We all know that:
Ageing is often positioned negatively in the press and can be perceived as a downward spiral. A ‘New Ageist Britain Report’ published by Sunlife (Aug 2019) found that we are being bombarded with language, phrases, stereotypical views of what life is like post 50.
As a result:
- This can increase negative views and for some reason there can be an implication that life stops, we become invisible or we can’t do certain things.
- Ageism in the media and the workplace can lead to a negative perception of what life might become and a whole set of negative and disempowering assumptions.
- Ultimately some of this can lead to a self fulfilling prophecy for some individuals.
The positive news is that there is so much to celebrate and yes we are living in a very different world to perhaps other generations before us and everyone’s situation is unique and the chapters of life do change but there is now greater opportunity to embrace uncertainty, personal change and our wellbeing.
Some changes might be thrust upon us, unexpectedly through loss, grief and illness and
as a result we can feel isolated, disconnected, overwhelmed, lonely and anxious. It is at this time and further down the line we might experience growth and we may choose to reprioritise certain things in our life including our own wellbeing.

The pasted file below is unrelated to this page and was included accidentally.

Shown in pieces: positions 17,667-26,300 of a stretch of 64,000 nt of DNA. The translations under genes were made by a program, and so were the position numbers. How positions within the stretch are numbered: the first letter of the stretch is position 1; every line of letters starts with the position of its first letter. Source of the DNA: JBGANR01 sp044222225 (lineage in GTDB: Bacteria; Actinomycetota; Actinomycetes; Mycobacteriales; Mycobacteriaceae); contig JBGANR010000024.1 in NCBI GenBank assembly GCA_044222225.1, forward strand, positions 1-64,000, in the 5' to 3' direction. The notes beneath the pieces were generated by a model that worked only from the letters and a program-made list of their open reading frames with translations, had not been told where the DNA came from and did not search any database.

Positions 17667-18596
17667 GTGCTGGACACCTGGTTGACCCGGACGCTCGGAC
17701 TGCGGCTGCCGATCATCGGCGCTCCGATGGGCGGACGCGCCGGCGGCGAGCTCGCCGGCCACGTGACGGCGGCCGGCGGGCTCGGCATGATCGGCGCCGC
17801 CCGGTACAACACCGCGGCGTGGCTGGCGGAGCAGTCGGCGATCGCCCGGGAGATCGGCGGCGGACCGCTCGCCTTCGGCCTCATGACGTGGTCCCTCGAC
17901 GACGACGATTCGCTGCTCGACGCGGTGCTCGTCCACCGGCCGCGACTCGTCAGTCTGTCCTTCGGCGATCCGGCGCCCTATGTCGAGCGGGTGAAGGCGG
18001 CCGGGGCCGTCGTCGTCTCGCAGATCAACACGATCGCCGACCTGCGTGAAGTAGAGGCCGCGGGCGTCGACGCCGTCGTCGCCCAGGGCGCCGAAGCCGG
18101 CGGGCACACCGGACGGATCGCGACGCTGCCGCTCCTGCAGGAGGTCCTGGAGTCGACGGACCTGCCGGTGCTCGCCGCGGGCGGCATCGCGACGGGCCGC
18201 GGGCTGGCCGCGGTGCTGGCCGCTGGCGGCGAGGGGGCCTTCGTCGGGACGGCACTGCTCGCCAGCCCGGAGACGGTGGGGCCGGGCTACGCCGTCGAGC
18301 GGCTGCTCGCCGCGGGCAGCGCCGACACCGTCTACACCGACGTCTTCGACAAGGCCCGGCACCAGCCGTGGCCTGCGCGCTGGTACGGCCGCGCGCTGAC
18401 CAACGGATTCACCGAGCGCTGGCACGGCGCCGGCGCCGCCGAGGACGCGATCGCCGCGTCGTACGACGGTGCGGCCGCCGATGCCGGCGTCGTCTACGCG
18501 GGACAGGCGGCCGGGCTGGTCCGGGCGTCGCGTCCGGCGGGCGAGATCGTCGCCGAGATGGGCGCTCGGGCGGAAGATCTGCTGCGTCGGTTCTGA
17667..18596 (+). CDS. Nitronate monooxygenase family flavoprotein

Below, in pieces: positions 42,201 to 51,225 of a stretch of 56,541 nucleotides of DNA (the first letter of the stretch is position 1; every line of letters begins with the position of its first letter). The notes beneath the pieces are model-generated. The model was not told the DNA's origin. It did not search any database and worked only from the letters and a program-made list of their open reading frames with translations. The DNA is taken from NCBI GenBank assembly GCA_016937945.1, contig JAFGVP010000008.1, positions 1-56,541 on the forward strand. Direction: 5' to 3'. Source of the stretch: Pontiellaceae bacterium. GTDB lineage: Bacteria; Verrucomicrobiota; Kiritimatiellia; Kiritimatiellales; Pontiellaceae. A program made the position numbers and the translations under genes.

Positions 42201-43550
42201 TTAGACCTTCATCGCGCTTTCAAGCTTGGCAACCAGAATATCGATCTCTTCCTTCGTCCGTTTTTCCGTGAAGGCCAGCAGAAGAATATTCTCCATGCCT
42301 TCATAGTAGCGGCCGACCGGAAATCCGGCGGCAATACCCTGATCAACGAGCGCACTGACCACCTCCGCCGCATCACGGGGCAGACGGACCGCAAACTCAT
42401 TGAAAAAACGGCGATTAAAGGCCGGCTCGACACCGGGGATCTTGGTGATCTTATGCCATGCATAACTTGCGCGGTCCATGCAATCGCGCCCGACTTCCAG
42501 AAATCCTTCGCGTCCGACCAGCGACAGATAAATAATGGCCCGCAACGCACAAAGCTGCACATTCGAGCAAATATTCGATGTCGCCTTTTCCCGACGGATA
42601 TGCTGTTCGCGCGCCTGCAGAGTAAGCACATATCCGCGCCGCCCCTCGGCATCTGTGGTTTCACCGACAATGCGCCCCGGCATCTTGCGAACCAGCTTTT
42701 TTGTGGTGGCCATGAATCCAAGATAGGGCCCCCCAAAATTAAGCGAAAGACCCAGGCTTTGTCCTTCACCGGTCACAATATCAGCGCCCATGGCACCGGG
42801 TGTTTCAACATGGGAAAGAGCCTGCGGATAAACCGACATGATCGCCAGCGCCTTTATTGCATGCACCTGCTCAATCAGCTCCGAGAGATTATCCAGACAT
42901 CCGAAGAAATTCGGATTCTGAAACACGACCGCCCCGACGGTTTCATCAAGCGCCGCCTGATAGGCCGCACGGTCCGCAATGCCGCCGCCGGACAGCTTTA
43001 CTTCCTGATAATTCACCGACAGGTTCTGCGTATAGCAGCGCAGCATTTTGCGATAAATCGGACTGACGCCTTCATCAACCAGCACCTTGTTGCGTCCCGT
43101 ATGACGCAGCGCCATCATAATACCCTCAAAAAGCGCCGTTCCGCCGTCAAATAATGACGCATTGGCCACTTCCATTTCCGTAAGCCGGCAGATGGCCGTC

As we’re living in an age of an abundance of medical research we know more about the human body and mind. The good news there is now more and more evidence to show that we are taking control of our own ageing and want to live life fully - ceasing the wonderful opportunity to grow old well. Excitingly we can find ourselves growing into new possibilities investing in what really matters to us in terms of our life including our relationships - one life with no rules hurrah!
What does that look like? We’re rejecting the traditional notion of midlife, ageing and choosing to live life very differently. Wanting to be more active, resourceful and assertive in advocating change and creating new possibilities.
There is increasing evidence to show that if we are more optimistic and have a sense of purpose we can change our experience and embrace the future positively. Scientists at Harvard and Boston University recently concluded that by being optimistic you can extend your life by 14.9% on average.
From my own experience both professionally and personally when we focus more on our own wellbeing the sources of distress can diminish and shrink away.
Close to my heart:
Sadly my parents did not age well and I cared for them both. In that period of twenty years I saw so much that was not well inspiring my professional career as a coach, practitioner and researcher.